Financial aid ‘critical’ to help developing countries limit fossil fuels – and make Cop26 a success, says UN. The head of climate change at the UN has warned that world leaders are still “far away” from securing a deal to limit the disastrous effects of global heating, with less than five months to go before a key summit in Glasgow. Time is now running out, said Patricia Espinosa, who was formerly foreign minister of Mexico but now leads the UN on climate policy. She told the Observer that although advances had been made at the G7 meeting in Cornwall last weekend, progress had not been made on honouring past commitments to find $100bn (£72.5bn) a year to help developing countries invest in green technologies.
The Paris climate agreement in 2015 pledged that nations would try to limit temperature rises to less than 1.5C by drastically limiting fossil fuel emissions, the principal cause of global heating. Glasgow will be the first opportunity to assess the impact of the promises made in Paris and to implement new measures to avert global catastrophe. The G7 had offered hope that this process could be boosted in advance of Cop26, but Espinosa expressed disappointment, saying: “Regarding finance, I’d have really hoped for a clearer signal on how and when we will be able to see the commitment to mobilise the $100bn fulfilled.”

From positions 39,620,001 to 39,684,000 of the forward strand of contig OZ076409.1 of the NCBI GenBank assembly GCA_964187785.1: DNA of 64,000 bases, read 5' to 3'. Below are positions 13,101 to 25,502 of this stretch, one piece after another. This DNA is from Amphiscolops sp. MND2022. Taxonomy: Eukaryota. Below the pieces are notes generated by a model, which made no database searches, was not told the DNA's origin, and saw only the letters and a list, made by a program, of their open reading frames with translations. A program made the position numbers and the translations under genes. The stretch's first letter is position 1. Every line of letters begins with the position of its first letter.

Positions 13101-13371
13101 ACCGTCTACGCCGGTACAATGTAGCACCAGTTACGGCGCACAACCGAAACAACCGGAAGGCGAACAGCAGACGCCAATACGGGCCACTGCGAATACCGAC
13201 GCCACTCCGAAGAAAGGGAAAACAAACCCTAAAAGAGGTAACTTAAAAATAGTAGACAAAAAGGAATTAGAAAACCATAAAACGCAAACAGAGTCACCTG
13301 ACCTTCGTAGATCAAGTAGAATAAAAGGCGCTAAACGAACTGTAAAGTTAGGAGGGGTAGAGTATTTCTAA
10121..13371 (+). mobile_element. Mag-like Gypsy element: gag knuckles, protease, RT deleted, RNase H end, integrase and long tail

Honouring the pledge is seen as critical if developing countries are to come into line with plans to cut emissions and take costly steps necessary to reduce their reliance on fossil fuels. At the G7, there were commitments to get to the target before Cop26, but a lack of detail remained about precisely how much money wealthier nations would be willing to give. Espinosa added that there were still doubts about whether the summit would be held with all delegates attending in person, or whether it might be staged partly or wholly in a virtual format. If there were surges in Covid-19, plans would have to be adapted accordingly.
Source: The UN